Living through riots, learning to teach yoga as a senior, accepting your true self and conquering all odds. This year we celebrate International Women’s Week with a Cabaret of Monologues and performance art that shines a spotlight on the the many ways in which women are unstoppable. Join us in the theatre on March 10th to see the full line-up.  We are thrilled to announce that we will be providing ASL interpreters at the performance.

If you are part of a community group looking for a way to celebrate, book a selection of pieces to host!

We are thrilled to announce this year’s incredible line-up!

Saviour Self by Andrea Scott
Performed by Reena Jolly
Where were you in 1992 when Yonge Street exploded in riots? Josephine Benedict was a swaggering teenager looking to take care of herself, one tampon at a time.

Flight 182 created and performed by Anjali Sandhu
Where are you from? The Jungle Book, 20th century supermodels, ignorant politicians…nothing will stop Rani from being accepted as Canadian.

I Got 99 Problems, My Penis is Just One created and performed by Cynthia Fortlage
One transgender woman’s exploration of her journey to womanhood. This piece delves deep into Learning to be a Feminist, Loss of Privilege, and the Subtleties of Sisterhood.

I Am Unstoppable created and performed by Joanna Hawkins
Can you remember a time when nothing stood in your way? The innocence of childhood can make you feel unstoppable, but how do we persevere after the barriers and discrimination in the dominant world are fully perceived? Deaf artist, Joanna Hawkins explores this through mime.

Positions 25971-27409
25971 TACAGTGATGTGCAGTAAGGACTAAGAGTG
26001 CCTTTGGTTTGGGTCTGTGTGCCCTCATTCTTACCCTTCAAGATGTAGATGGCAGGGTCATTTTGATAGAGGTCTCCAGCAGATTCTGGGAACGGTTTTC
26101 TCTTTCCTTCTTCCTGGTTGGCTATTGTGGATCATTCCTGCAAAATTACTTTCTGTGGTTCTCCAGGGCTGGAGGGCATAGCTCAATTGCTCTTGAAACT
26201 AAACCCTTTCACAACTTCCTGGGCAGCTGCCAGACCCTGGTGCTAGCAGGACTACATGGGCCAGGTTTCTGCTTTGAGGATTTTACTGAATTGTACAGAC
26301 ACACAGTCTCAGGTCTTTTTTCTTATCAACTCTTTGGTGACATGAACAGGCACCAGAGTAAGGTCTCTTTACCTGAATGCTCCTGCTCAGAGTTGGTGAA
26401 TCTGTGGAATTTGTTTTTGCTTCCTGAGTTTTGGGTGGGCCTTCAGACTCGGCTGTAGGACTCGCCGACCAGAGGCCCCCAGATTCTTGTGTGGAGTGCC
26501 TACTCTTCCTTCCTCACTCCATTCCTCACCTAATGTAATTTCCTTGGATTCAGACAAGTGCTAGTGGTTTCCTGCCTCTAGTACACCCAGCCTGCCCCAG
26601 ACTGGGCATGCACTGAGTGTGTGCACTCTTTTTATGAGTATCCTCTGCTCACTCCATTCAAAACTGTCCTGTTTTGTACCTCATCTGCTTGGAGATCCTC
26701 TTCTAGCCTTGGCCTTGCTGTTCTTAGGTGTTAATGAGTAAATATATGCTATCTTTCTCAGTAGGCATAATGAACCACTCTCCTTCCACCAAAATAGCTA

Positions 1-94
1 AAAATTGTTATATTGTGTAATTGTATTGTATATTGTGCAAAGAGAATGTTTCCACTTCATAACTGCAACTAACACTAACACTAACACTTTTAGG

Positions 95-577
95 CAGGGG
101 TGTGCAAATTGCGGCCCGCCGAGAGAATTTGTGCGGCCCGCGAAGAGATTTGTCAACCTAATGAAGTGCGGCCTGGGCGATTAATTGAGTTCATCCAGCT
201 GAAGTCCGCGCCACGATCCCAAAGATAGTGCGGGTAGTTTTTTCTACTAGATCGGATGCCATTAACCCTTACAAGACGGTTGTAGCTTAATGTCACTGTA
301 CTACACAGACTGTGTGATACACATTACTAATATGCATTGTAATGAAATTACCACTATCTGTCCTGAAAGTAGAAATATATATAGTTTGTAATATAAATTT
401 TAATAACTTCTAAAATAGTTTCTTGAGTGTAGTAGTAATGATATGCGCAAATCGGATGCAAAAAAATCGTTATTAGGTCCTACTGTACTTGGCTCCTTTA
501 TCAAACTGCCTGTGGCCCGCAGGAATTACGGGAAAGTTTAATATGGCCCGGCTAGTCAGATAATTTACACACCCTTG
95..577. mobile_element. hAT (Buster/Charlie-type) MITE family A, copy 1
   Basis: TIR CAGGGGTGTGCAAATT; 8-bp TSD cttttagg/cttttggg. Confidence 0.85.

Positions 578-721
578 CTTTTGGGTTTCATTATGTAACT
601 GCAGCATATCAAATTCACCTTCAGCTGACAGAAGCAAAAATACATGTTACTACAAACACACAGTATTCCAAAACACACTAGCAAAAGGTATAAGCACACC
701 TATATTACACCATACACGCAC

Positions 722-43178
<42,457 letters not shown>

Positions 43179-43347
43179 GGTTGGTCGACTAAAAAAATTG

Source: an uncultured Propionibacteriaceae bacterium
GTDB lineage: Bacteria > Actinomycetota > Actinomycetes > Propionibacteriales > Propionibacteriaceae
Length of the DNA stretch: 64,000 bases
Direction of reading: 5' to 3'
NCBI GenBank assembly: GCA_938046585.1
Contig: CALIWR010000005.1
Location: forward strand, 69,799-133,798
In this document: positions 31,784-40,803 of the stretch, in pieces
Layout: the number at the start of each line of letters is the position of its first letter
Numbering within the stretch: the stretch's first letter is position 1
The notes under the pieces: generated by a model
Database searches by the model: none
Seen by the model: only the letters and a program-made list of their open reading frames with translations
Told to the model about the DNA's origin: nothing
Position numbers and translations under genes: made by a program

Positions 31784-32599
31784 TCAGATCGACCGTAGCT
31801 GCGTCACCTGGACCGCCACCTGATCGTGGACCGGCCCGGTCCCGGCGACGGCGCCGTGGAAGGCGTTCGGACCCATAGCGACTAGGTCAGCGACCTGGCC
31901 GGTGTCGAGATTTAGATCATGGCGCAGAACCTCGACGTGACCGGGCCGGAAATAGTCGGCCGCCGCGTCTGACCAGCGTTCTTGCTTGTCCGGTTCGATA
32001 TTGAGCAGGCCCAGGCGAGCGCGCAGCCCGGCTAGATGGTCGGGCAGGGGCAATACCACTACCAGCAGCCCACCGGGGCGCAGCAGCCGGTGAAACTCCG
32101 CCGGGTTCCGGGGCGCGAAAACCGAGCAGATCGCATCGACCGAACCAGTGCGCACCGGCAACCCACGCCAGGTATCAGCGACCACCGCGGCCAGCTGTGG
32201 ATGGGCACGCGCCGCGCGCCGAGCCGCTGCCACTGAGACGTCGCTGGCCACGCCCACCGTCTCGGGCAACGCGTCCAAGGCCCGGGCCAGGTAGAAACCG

Captain of My Ship by Kathy France
Performed by Ady Kay in collaboration with Victoria Hill and Emily Solstice
A woman recounts her coming of age story, reliving the confusion and fear that define a young woman’s entry into sexual awareness.

I’ve Never Been Very Good at Drawing Hearts, But I Keep Trying by A.b. Norris
Performed by Monica Thurn und Taxis
Using images captured during a lunar eclipse, this audio-visual media and collaborative performance piece explores (dis)connection between the persistent need to love/be loved and actually being good at either.

I Am a Warrior by Sue Higgs
Cathy signs up for a course. Nothing unusual about that, except for the fact that Cathy is in her late 60’s in a class full of twenty-something’s.

Sweet An Nice by Althea Cunningham
Performed by Lorraine James
Pregnant with a child, Jamaican immigrant Celestine seeks a better life in a new country. After getting a family to sponsor her, she moves thousands of miles across several oceans to discover it’s far from what she imagined it to be.

ObScene created and performed by Kristy Janvier
By holding onto our beliefs or judgements, how can we create connection? A performance art piece that explores healthy sensuality as a means of release.

Perfect Pie by Judith Thompson
Performed by Anna Binder
When prompted by a long-estranged friend, Patsy explains what it’s like to have an epileptic seizure. From master playwright Judith Thompson’s ground-breaking play about how you cannot escape where you come from.

Stay tuned in the coming weeks as we get to know the artists involved!

Launching IWW18

How do you pull together 10 performers, doing 10 pieces and touring to upwards of 15 locations? With a lot of help. For five years now Rachel Smith has been an integral part of the International Women’s Week Cabaret of Monologues. Rachel is part of choosing the theme, making monologue selections and directing pieces to be performed at the theatre and throughout the community. As we begin to choose our selections for IWW2018, we caught up with Rachel to talk about what she’s looking forward to about the project this year.

What does the IWW Cabaret of Monologues mean to you?